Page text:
The attempts of Europe’s rulers to crush the Greek government has exposed the limits of democracy.
No one elected those who run the “institutions”—the European Union (EU), International Monetary Fund (IMF) and European Central Bank.
Yet they are intent on forcing austerity upon ordinary people in Greece.
In capitalist societies real power doesn’t lie in parliaments but with the obscenely wealthy and unelected ruling class.
But the crisis in Greece has also pointed to the power that workers can wield—and that they have the potential to end class society for good.
Workers have immense power to challenge the bosses and their states because of the way capitalism works.
The capitalists are dependent on workers to make their profits.
Workers sell their ability to work but bosses pay them only a small proportion of the wealth they create.
This is what the revolutionary and writer Karl Marx meant by the term “exploitation”.
This puts workers in a social position that gives them a unique power to turn the tap off on bosses’ profits.
Socialists encourage all kinds of resistance to capitalism and the attacks it brings on working class people.
Protests, demonstrations and direct action are an important part of resistance and give others confidence to fight.
But organised workers taking action can have a bigger impact because they hit profits.
All four unions were set to strike on London Underground this week. This would give a glimpse of this power.
And we saw it in November 2011, when workers across some 29 unions shut down services across Britain when they struck to defend pensions.
Capitalism has changed enormously since Marx was writing.
Competition between bosses means there is a drive to constantly find new, more profitable ways to produce things in order to undercut rivals.
These changes mean the working class looks different too. The last two deep coal mines in Britain are currently being shut down.
More people today work in banking and service sector jobs than did in the past.
Yet these workers are still crucial to enabling bosses to make their profits. And workers’ action can help create a political crisis for the government and their rich friends.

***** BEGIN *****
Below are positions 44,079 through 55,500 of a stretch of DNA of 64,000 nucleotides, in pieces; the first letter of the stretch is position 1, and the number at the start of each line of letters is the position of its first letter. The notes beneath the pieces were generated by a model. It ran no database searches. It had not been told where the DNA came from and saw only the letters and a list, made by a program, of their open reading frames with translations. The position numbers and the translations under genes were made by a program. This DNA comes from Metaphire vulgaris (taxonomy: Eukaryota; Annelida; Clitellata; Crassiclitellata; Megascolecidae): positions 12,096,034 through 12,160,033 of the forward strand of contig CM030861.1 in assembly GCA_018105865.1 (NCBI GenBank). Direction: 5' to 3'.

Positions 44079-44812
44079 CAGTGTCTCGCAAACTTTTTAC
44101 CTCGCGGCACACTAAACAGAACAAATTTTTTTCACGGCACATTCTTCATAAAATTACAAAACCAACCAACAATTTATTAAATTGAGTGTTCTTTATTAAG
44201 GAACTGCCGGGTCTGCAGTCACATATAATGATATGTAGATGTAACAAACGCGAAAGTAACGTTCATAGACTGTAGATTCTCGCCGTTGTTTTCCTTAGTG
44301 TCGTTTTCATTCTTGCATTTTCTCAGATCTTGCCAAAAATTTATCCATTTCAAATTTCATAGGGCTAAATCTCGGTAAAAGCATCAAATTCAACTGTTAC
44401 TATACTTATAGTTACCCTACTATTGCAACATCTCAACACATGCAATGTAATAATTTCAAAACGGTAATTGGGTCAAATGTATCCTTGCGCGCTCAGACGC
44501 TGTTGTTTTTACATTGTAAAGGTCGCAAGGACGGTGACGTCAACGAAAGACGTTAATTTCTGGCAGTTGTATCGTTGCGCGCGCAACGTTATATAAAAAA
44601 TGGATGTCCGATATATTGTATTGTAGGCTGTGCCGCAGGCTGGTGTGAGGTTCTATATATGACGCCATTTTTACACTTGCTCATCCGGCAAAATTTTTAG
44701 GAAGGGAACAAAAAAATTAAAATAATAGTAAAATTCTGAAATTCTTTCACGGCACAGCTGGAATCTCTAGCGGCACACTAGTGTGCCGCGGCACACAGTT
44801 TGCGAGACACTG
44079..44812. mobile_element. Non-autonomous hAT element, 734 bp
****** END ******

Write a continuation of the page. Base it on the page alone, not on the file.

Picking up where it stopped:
Think of NHS workers for example. When they struck last autumn it acted as a focus for political anger over the Tories’ privatisation of the NHS.
Not every worker can shut down London’s transport network or grind a section of manufacturing to a halt.
But workers’ action in every part of the economy can have a big impact.
Workers can win real reforms and beat back attacks on them. But they can also mount a fundamental challenge to the system.
The recent Egyptian Revolution showed this potential. Mobilisations in Cairo’s Tahrir Square in early 2011 were central to the revolution.
But it was strikes by organised groups of workers in the textile mills and the Suez Canal that tipped the balance and forced hated dictator Hosni Mubarak out.
Big struggles such as this encourage workers to raise wider questions about how
society is run and challenge long-held assumptions.
By starting to organise things for themselves workers can realise that they have the power to run society without the bosses.
This is partly why socialists push for rank and file workers to take charge during strikes instead of simply relying on trade union officials.
When bosses in Greece shut down the ERT state broadcaster in June 2013, workers occupied it and ran it themselves.
As one ERT worker put it some five months later, “ERT is now a tool to support the struggles, broadcasting every strike and demonstration.
“The government hasn’t dared send in riot police because of the solidarity expressed by the working class.”
Struggle can transform workers’ ideas—but that doesn’t mean they abandon all the old ideas.
People can still look to trying to reform the system, or hope that oppositional figures from the old order can become new leaders.
The Russian Revolution in 1917 overthrew the hated Tsar and brought in a provisional government.
Many workers initially looked to this government, made up mainly of industrialists, to bring change.
But change was slow and workers began to set up their own organisations, called Soviets. Their ideas changed as they saw they could run things for themselves.